After a stroke, you might have to think carefully about choosing the right accommodation for your support and care needs. This guide gives practical advice on choosing and funding good quality housing.
For many people, getting back behind the wheel is a big priority after a stroke if you need to drive for work, family life or leisure. This guide has information about how stroke and transient ischaemic attack (TIA) can affect your ability to drive. Plus details of how to inform the DVLA or DVA about your stroke.
Anyone can have a stroke, although there are some things that make you more at risk than others.
You might be prescribed blood-thinning medication to reduce your risk of a TIA or stroke. This guide explains the two types of blood-thinning medication available, antiplatelets and anticoagulants, and how they are used after a stroke or for someone with atrial fibrillation.
People with a type of irregular heartbeat called atrial fibrillation (AF) are five times more likely to have a stroke. This guide explains what AF is diagnosed, how it increases your risk of stroke and how it is treated.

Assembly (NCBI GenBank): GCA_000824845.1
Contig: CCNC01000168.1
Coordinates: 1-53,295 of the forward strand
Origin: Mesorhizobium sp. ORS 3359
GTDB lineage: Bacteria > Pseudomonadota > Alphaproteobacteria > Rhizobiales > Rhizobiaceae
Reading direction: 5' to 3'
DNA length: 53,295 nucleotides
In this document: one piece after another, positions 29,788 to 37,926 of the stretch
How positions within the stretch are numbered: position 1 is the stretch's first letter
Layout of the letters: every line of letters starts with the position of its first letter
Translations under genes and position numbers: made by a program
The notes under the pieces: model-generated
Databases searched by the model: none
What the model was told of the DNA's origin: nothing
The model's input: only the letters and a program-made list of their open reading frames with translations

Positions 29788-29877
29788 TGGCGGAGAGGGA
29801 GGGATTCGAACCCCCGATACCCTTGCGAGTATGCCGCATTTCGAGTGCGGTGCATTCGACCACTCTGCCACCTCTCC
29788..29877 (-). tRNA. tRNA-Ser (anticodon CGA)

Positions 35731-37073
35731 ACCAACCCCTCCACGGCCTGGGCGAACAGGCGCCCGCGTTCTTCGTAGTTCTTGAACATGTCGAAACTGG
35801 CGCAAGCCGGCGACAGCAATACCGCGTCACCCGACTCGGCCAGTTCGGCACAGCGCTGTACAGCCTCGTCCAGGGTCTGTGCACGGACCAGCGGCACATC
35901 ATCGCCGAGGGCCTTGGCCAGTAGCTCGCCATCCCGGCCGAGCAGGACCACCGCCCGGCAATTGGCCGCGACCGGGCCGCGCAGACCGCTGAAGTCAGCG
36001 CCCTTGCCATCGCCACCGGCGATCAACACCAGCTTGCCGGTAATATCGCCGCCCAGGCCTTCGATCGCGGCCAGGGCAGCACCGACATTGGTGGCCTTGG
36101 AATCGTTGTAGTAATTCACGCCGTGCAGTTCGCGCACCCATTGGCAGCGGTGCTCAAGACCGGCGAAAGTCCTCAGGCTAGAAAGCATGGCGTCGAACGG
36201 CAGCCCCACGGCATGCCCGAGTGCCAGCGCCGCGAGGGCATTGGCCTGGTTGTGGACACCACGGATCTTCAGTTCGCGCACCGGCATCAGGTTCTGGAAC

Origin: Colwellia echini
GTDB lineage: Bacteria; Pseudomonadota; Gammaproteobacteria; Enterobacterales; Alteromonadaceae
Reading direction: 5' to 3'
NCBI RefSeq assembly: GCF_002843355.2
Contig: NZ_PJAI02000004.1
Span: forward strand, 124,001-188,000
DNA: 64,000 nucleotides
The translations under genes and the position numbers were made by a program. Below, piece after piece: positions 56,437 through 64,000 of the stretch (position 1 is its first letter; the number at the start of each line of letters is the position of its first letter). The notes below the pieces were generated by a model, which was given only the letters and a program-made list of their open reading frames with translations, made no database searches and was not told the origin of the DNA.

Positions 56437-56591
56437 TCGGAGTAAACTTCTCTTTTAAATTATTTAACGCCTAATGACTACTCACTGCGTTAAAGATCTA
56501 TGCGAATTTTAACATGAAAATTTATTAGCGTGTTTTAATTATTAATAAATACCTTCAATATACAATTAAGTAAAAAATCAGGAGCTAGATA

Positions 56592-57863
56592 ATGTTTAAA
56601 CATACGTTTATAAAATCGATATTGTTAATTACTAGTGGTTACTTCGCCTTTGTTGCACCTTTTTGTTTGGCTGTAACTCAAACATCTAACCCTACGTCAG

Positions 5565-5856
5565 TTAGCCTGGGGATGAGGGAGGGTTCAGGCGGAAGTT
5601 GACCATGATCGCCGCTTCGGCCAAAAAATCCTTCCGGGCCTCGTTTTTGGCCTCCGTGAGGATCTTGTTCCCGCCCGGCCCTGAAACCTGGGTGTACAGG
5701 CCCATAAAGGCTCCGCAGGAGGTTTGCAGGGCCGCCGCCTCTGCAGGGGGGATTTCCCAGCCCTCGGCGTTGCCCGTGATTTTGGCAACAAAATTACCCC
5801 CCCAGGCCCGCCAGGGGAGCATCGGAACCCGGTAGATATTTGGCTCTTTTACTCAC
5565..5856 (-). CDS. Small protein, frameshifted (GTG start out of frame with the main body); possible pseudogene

This guide explains some of the risk factors for stroke that only affect women, and offers other sources of information and support that you may find useful.
Atrial fibrillation is a type of irregular heartbeat that can cause blood clots to form in your heart. Having atrial fibrillation increases your risk of stroke by five times.
The benefits system can be complicated, but it's important to know what financial assistance you are entitled to as a stroke survivor or carer. This guide explains the key benefits and financial help available including Universal Credit, Statutory Sick Pay, disability benefits, help with paying your mortgage and housing costs, and loans and grants.
A stroke in the brain stem can cause the very rare condition of locked-in syndrome, where the person is conscious but unable to move apart from their eyes.
We publish information about stroke in a range of other languages.